Beach Volleyball: Improving Your Speed on the Sand
Two traits that talented beach volleyball players must exhibit are footwork and speed. If you want to improve your game, one of the best ways is to improve your ability to move around the sand. Many indoor volleyball players will head outside to try their skills on the beach and find they have a lot of trouble moving around. Pros refer to this as “getting your sand legs.” While the skills that make you successful in indoor volleyball often translate to beach volleyball, speed and agility can be slow to translate if you are unused to moving in the sand. Today, City Beach would like to share some tips for improving your ability to move on the beach volleyball court.
How to Improve Your Speed on Sand
When you first move to the beach, you will inevitably feel slow and heavy. Your agility will be hampered, and your vertical will decline. Having a constantly shifting surface beneath your feet simply makes movement difficult. So how do you improve your ability to get around the beach volleyball court?
Your first step is to simply get out and move on the sand. Take your morning run on the beach. Train on the sand. Your body will be using muscles that you simply do not use on an indoor court. After a few weeks, your muscles will begin to acclimate and react faster while on the sand.
Work on your vertical jump while in the sand. Unlike when you push off of an indoor court for your approach jump, sand will give way under your feet. This takes precious inches off your vertical and can cause you to feel sluggish.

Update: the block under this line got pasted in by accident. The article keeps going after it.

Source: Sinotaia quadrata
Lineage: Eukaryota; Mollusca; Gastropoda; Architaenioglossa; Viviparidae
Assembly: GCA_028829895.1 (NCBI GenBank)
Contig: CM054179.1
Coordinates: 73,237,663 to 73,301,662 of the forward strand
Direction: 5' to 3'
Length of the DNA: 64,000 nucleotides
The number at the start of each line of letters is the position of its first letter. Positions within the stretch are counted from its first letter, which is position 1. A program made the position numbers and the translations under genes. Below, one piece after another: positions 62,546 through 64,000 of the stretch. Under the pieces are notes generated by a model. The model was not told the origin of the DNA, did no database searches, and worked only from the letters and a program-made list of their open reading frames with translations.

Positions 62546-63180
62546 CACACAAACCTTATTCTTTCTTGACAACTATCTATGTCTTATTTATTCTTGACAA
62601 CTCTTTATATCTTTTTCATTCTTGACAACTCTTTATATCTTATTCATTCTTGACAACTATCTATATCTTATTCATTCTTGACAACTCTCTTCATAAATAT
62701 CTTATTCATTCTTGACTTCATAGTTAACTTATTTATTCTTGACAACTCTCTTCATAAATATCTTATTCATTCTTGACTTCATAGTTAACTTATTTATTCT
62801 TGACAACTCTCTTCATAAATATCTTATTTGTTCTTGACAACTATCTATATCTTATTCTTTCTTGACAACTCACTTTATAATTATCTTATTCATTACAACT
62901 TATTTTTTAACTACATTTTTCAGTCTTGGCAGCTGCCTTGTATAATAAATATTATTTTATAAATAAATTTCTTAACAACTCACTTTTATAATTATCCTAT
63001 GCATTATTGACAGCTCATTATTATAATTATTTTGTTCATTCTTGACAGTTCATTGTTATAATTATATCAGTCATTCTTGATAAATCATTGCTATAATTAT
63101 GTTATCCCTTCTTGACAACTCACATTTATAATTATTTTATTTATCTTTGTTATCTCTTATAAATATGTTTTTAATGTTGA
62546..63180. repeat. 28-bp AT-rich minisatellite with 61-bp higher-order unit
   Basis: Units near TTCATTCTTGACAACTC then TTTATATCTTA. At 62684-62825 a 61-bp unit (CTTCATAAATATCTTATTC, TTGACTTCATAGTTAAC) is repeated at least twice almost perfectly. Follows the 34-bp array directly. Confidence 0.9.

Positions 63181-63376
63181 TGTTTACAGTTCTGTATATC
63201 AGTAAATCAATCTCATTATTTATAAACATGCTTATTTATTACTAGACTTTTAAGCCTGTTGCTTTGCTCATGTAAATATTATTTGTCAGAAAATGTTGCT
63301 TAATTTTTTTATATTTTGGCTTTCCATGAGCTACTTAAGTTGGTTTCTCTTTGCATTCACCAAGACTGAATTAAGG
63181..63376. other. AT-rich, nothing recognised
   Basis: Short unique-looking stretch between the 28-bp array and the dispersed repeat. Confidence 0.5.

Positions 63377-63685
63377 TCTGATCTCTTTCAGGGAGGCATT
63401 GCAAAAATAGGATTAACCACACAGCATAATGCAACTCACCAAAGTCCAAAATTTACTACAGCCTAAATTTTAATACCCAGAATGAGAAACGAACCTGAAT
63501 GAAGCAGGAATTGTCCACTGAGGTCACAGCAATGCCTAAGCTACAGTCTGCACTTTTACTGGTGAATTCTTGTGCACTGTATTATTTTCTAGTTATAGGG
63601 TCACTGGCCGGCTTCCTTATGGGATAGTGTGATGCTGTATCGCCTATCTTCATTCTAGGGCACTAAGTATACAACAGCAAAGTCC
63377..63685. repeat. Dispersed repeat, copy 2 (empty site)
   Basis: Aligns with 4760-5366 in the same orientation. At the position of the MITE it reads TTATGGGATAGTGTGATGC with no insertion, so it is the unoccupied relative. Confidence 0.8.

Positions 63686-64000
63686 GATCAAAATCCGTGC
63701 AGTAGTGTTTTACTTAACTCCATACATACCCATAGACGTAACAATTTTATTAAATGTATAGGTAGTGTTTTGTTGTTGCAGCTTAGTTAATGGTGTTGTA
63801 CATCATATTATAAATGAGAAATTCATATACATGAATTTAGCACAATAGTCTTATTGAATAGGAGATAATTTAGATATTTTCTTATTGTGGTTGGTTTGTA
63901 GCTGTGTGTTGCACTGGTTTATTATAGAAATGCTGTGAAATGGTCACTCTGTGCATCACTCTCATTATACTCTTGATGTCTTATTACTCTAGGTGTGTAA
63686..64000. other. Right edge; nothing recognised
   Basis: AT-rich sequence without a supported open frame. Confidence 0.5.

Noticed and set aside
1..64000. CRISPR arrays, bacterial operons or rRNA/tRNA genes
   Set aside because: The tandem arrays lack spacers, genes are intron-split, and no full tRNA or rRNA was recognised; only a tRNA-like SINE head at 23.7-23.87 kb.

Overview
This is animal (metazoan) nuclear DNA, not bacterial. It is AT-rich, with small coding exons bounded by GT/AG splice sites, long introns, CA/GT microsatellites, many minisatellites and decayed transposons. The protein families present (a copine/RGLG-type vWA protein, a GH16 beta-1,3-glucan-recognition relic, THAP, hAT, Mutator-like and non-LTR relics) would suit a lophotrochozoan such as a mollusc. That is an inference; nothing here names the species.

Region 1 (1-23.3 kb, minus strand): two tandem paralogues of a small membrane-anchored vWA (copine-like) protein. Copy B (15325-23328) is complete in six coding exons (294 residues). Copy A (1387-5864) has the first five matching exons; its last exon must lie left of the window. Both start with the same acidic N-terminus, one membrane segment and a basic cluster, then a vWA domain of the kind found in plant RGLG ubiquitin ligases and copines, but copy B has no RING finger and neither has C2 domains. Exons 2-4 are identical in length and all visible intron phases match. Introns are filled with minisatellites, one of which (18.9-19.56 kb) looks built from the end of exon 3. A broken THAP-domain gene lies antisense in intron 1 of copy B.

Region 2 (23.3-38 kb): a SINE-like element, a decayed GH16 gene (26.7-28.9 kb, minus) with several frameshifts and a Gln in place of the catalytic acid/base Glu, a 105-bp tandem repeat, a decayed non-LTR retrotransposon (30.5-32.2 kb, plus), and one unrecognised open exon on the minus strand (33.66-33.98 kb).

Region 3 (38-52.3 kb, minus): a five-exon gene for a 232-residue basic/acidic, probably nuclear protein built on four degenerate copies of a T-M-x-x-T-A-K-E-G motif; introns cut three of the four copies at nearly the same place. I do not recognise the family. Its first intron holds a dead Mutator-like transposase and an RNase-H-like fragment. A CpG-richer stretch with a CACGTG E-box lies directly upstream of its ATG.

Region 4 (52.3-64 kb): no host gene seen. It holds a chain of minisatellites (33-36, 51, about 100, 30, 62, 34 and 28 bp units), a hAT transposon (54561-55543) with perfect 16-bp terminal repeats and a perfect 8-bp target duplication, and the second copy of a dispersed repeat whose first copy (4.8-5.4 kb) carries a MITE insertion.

In indoor volleyball, you can pound your feet on the hardwood to transfer your forward momentum into your jump. With beach volleyball, this method doesn’t work. Instead, focus more on your positioning and explode upwards. Before you take off, allow some time to transfer weight from forward to upward motion, this allows the sand beneath your feet to pack and provide a bit more vertical on the soft sand.
When playing beach volleyball, many indoor players feel as if they are just coming short on digs or transitioning to make plays on the ball. When playing on the sand, it is important to focus on playing “through” the ball.
Don’t think of the ball as your destination, and keep pumping your legs when you make a play on the ball. Indoor players have a tendency to get to where the ball will almost be, and then reach to make the play. In beach volleyball, you slow much faster and will find yourself coming up short on many of your plays if you don’t run through the ball.
Interested in Playing Beach Volleyball?
If you are interested in playing beach volleyball, contact City Beach today. We offer open play as well as opportunities to play on teams. To learn more call us today at 408-654-9330.